make backups of /home and /etc, at least.

Now a big advantage of Debian: The File Heirarchy Standard (FHS)
limits the number of different places user information can be
stored. If you read it and place you stuff only according to FHS, you
can be confident that you that your configuration stuff is only in
/etc (but only if you only use software that has been package by
Debian). So you really shouldn't need to backup anything else.

But there are exceptions:
1. Personal crontabs are in /var/spool/cron/crontabs.

2. Definitive information about what kernel you are running is in /boot.

3. Definitive information about what packages are installed.

4. You need to have a place to keep the code for your backup system where
it won't conflict with every day user/sysadmin work, and common advice
about how to do that work. I put the core stuff of my backup in /root,
including a package-list generated daily by aptitude:

aptitude -F "%p %M" search '~i' |tr -s ' '|sed 's/ A$/+M/' >/root/package-list


So, IMHO, what needs to be backed up is:
/boot /etc /home /root /var/spool/cron/crontabs

The rest may be essential for a functioning personal computer, but not
for recovery from a mistake or malfunction.


Note on rsync:

To use rsync as I do, you need to be aware of the option,
--link-dest=<file>.

This option gives to rsync a link to a candidate file system that
contains an old version of the files that are being backed up, i.e.
yesterday's backup. If a file from yesterday still matches the file
that is being backed up, rsync simply makes a hard-link in today's
file structure to that file in yesterday's file structure.


--
Paul E Condon
pecondon@mesanetworks.net


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Old 01-18-2010, 12:24 PM
Adam Hardy
 
Default lenny backups and recovery

Paul E Condon on 15/01/10 22:48, wrote:

On 20100114_133757, Adam Hardy wrote:

Just recovered from a kernel-not-loading situation, without any data
loss and happily wondering what I should do now to make sure I don't
get the same adrenalin shot next time it happens.
[snipped]
I am looking at http://www.tldp.org/HOWTO/Linux-Complete-Backup-and-Recovery-HOWTO/overview.html
but it was last updated in 2006 so I figure there might be some
useful new stuff too somewhere.

Also wondering what the lenny installation cd 'rescue mode' does -
and whether I need a boot floppy with a copy of my partition info?


Hi, Adam

I took a look at the tldp document and don't like it. I would even
characterize it as somewhat wrong headed. I understand the goal, but...

[snip]

Thanks Paul for the info re rsync. Plus I was unaware that I needed to backup /boot

Is there a new way to create a rescue disk which will allow me to rescue a hard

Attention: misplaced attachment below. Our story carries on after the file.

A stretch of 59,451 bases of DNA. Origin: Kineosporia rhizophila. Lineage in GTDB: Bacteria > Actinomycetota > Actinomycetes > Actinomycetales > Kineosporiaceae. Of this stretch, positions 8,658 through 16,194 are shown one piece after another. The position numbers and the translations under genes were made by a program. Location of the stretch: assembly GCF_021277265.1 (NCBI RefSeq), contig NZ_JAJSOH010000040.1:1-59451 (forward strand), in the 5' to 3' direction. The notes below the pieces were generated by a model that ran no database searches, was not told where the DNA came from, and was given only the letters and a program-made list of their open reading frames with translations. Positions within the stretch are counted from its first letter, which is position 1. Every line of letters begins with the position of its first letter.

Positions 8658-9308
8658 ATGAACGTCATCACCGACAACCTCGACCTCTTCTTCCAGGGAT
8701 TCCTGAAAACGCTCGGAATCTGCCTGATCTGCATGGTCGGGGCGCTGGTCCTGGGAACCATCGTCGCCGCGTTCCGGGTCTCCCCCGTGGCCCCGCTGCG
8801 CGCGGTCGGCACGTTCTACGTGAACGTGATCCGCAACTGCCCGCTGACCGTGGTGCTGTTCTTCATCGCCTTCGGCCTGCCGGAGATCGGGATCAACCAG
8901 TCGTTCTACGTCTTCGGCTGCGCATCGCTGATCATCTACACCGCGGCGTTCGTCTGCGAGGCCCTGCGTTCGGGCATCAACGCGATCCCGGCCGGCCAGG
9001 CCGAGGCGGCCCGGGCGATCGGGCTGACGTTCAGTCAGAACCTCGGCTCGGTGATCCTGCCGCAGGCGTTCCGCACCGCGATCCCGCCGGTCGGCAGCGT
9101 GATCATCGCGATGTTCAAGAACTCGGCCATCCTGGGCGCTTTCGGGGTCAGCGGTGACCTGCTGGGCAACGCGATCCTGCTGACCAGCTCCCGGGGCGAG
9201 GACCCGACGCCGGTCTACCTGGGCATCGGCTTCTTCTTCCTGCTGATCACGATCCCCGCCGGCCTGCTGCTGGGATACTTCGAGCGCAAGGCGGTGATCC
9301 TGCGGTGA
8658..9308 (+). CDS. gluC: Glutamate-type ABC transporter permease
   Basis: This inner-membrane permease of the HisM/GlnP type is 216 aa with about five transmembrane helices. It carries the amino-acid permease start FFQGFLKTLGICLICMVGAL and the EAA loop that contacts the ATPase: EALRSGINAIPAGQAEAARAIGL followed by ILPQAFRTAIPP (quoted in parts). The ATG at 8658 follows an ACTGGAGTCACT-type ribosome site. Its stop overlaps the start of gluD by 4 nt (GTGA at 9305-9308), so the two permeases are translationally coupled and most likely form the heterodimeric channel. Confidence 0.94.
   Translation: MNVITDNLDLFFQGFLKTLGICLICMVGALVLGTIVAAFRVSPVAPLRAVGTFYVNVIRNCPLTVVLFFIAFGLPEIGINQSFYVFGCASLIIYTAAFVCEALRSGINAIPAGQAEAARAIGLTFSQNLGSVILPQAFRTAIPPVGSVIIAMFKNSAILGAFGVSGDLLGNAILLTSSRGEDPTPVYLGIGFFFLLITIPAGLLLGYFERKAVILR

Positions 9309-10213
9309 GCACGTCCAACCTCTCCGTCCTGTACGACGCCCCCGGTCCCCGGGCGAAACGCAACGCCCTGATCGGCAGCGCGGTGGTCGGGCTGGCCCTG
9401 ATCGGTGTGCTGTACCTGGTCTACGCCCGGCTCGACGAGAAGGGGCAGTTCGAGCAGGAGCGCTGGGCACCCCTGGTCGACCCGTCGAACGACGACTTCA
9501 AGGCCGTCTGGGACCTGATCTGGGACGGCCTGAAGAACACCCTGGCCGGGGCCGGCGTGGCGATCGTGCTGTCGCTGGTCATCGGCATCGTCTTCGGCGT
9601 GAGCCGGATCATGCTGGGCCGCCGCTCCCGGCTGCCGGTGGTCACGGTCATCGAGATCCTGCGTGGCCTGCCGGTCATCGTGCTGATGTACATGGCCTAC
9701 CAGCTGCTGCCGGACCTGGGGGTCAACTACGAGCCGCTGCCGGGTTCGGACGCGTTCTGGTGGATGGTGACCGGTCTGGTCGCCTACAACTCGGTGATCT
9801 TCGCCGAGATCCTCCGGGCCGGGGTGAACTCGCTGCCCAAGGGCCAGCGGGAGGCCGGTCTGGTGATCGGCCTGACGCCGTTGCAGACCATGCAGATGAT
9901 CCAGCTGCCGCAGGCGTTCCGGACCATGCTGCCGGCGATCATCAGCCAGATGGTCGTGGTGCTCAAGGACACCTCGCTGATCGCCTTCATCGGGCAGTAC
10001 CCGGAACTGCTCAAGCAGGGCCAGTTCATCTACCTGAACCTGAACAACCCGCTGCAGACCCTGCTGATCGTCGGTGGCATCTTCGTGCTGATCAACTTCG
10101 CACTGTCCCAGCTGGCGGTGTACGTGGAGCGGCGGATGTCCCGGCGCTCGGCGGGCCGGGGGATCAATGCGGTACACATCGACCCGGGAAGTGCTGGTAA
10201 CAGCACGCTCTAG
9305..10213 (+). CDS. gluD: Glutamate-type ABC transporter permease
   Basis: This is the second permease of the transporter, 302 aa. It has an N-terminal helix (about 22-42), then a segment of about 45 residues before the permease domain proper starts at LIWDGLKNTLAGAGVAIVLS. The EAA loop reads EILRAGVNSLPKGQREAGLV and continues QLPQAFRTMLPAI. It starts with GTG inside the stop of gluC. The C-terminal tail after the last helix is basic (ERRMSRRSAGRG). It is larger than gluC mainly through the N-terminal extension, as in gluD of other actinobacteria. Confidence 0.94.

drive if the partitions get trashed? I was wondering if there was a similar sort
of menu-based program a bit like the "rescue mode" option on the lenny install cd?



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Old 01-19-2010, 03:07 AM
Paul E Condon
 
Default lenny backups and recovery

On 20100118_132425, Adam Hardy wrote:
> Paul E Condon on 15/01/10 22:48, wrote:
> >On 20100114_133757, Adam Hardy wrote:
> >>Just recovered from a kernel-not-loading situation, without any data
> >>loss and happily wondering what I should do now to make sure I don't
> >>get the same adrenalin shot next time it happens.
> >>[snipped]
> >>I am looking at http://www.tldp.org/HOWTO/Linux-Complete-Backup-and-Recovery-HOWTO/overview.html
> >>but it was last updated in 2006 so I figure there might be some
> >>useful new stuff too somewhere.
> >>
> >>Also wondering what the lenny installation cd 'rescue mode' does -
> >>and whether I need a boot floppy with a copy of my partition info?
> >
> >Hi, Adam
> >
> >I took a look at the tldp document and don't like it. I would even
> >characterize it as somewhat wrong headed. I understand the goal, but...
> [snip]
>
> Thanks Paul for the info re rsync. Plus I was unaware that I needed to backup /boot

I should clearify my attitude toward backing up /boot:
1. I assume that I have a daily backup system up and running reliably.
2. I want to have a human (me) readable record of which version of
the kernel I actually need to restore if I have to do a major recovery.
3. I don't want to have handwritten notes that I have to find in the
midst of the chaos of a malfunctioning computer.
4. If I actually don't have a usable backup disk. Hand written notes
are pretty much worthless. So ..

ls /boot on the backup disk is a good way to know where to start. And it
doesn't involve remembering to make a note when/if I move to a different